Exports to the US east and west coast ports reached just over 17,000t in August, back about 1500t on July trade, but considerably less than half of the 39,866t shipped in August last year.
Year to date, volume has now reached 182,000t – a stark contrast with last year, when shipments had topped 311,000t by the same stage of the year. That’s a deficit of 130,000t within 12 months.
South Korea has been among Australia’s most stable volume customers in recent years, but it too is showing signs of pressure due to reduced supply. August trade reached 14,500t, up a little from July, as well as August last year. Year to date, South Korea has taken 114,000t of product, still up 7000t on the corresponding period in 2015.
As highlighted in our intro, after emerging as Australia’s most exciting new beef export prospect in 50 years during 2014, China continues to fall-away this year, in the face of mounting export competitive pressure from Brazil. That trend has been in clear evidence since April.
China took 8200t of Australian beef in August, a slight improvement on July shipments, but well down from the 12,500t in trade seen a year ago.
Year-to-date shipments have totalled less than 65,000t, contrasting sharply with trade totalling almost 95,000t for the corresponding period in 2015.
With China continuing to open-up competition in its imported red meat market, Chinese auditors are expected to arrive in Brazil in October to inspect new abattoir and meat processing facilities with a view to including them on the list of Brazilian packers certified for export to China. Reports suggest 48 Brazilian facilities are waiting for Chinese audit across poultry, pork and beef processing. At present Brazil has 39 meat processing operations (11 pork, 16 beef) accredited for the Chinese market.
Recent media reports suggest China has become the single largest official export beef market for Brazil in 2016. Brazil shipped more than 71,000t to China in the first five months of 2016, compared with Australia’s 39,500t for the same period. While many analysts thought this would result in decreased Brazilian shipments through the grey trade (Hong Kong and Vietnam), this doesn’t appear to have affected Brazil’s sales via Hong Kong that also increased over the same period.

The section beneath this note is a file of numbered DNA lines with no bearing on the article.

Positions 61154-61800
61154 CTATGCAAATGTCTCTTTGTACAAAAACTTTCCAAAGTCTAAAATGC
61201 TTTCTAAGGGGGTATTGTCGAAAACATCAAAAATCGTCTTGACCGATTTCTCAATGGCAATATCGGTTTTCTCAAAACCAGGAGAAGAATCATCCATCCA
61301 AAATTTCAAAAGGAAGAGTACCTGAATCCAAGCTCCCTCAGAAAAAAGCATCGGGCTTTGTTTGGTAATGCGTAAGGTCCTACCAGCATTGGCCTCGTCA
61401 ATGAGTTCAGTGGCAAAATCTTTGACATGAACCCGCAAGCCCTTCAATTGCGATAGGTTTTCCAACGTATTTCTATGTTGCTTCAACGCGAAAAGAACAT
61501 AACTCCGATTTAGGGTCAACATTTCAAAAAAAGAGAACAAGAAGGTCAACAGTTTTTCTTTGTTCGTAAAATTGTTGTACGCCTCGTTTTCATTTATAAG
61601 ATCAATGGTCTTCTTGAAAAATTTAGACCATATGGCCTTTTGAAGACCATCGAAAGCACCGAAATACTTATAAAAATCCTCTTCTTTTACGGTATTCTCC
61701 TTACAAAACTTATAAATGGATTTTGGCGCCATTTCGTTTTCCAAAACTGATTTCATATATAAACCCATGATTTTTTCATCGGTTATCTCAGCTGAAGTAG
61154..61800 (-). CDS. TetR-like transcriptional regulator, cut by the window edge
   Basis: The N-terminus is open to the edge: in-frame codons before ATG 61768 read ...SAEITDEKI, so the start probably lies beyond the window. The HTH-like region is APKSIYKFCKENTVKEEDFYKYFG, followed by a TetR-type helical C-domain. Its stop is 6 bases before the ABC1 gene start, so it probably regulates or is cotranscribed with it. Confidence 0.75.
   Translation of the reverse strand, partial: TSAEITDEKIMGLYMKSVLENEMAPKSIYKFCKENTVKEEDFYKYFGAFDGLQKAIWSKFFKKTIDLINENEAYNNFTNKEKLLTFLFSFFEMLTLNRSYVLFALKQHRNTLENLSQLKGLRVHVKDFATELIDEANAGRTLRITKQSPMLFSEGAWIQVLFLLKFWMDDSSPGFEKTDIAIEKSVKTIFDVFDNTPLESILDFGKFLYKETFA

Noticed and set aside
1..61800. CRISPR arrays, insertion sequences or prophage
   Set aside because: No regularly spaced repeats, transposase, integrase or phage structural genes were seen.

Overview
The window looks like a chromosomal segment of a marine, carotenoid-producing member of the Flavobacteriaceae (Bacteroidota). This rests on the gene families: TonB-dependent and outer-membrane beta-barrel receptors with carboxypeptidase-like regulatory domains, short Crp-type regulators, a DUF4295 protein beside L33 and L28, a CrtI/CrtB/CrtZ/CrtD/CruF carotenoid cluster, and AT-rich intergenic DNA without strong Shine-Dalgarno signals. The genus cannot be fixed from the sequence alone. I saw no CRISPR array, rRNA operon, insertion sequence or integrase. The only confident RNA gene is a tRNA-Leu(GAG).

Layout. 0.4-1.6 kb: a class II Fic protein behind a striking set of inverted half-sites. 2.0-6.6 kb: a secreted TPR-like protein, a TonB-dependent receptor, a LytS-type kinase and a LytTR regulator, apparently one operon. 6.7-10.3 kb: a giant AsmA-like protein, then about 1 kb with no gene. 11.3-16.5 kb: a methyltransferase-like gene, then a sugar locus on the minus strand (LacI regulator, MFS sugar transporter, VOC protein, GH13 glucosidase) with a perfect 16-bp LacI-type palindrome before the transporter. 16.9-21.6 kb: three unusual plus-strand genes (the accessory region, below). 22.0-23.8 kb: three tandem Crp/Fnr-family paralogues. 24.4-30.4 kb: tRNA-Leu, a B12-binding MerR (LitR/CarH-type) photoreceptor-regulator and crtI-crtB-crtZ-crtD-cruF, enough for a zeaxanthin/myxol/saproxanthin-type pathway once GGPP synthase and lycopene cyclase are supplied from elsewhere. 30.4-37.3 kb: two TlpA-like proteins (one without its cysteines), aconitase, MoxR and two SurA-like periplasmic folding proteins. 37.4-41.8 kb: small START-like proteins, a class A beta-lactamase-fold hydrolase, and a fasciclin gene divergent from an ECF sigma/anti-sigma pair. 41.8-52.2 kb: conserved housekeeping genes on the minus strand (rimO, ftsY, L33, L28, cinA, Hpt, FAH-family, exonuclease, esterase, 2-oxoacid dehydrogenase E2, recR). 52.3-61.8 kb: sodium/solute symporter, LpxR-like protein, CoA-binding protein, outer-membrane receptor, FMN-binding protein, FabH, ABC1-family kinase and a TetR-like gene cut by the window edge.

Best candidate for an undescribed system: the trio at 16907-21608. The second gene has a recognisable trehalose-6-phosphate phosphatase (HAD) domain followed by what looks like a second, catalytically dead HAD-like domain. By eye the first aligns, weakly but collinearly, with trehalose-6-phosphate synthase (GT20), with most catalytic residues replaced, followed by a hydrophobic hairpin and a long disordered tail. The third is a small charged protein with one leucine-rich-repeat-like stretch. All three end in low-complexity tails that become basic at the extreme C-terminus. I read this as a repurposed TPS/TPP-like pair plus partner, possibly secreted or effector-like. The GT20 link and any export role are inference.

Beef trade with Indonesia suffered a check in August, after a bust period of trade earlier in the year.
Shipments last month reached 2880t, well back on July’s trade topping 4200t, and about the same as August last year. Shipments for the eight months ended August at 40,700t are still about 17,000t, or 74pc, higher than last year, as the Indonesian Government seeks to dampen local beef prices by increasing imported beef supplies. Further market liberalisation appears to be in the wings in Indonesia, as a realisation that the previous policies that constrained beef imports only helped to drive local prices higher.
Offal trade to Indonesia has also grown rapidly this year, reaching almost 10,000t by the end of August, or about 9pc of Australia’s total offal exports for the period (114,500t). Last year, the figure to August was just 1216t.
Indonesia historically has been a significant beef offal market for Australia, but recent government restrictions have greatly hampered that trade. In November, Indonesia expanded the list of approved imported products to include more offal items, such as tongue root meat and lips, in addition to cheekmeat, headmeat, lips and tendons. Rumps are now admitted among a handful of secondary, primary and manufacturing beef cuts.
Indonesia is now Australia’s fourth largest offal market, after Japan, Hong Kong (proxy for China) and South Korea.
Another market region to come under considerable competitive pressure from growing Brazilian beef exports is the Middle East, where Australia’s beef exports last month reached 2500t, a little over half the volume of trade seen a year ago. Calendar year to date, the figure has reached 21,500t, compared with 36,000t last year, in the face of heavy price competition from Brazilian beef in the largest regional market of Saudi.
Grass and grainfed beef trade to the EU last month reached 1572t, virtually the same as the month but down from 2200t a year ago. Calendar year to date we have shipped 15,200t, much the same as last year.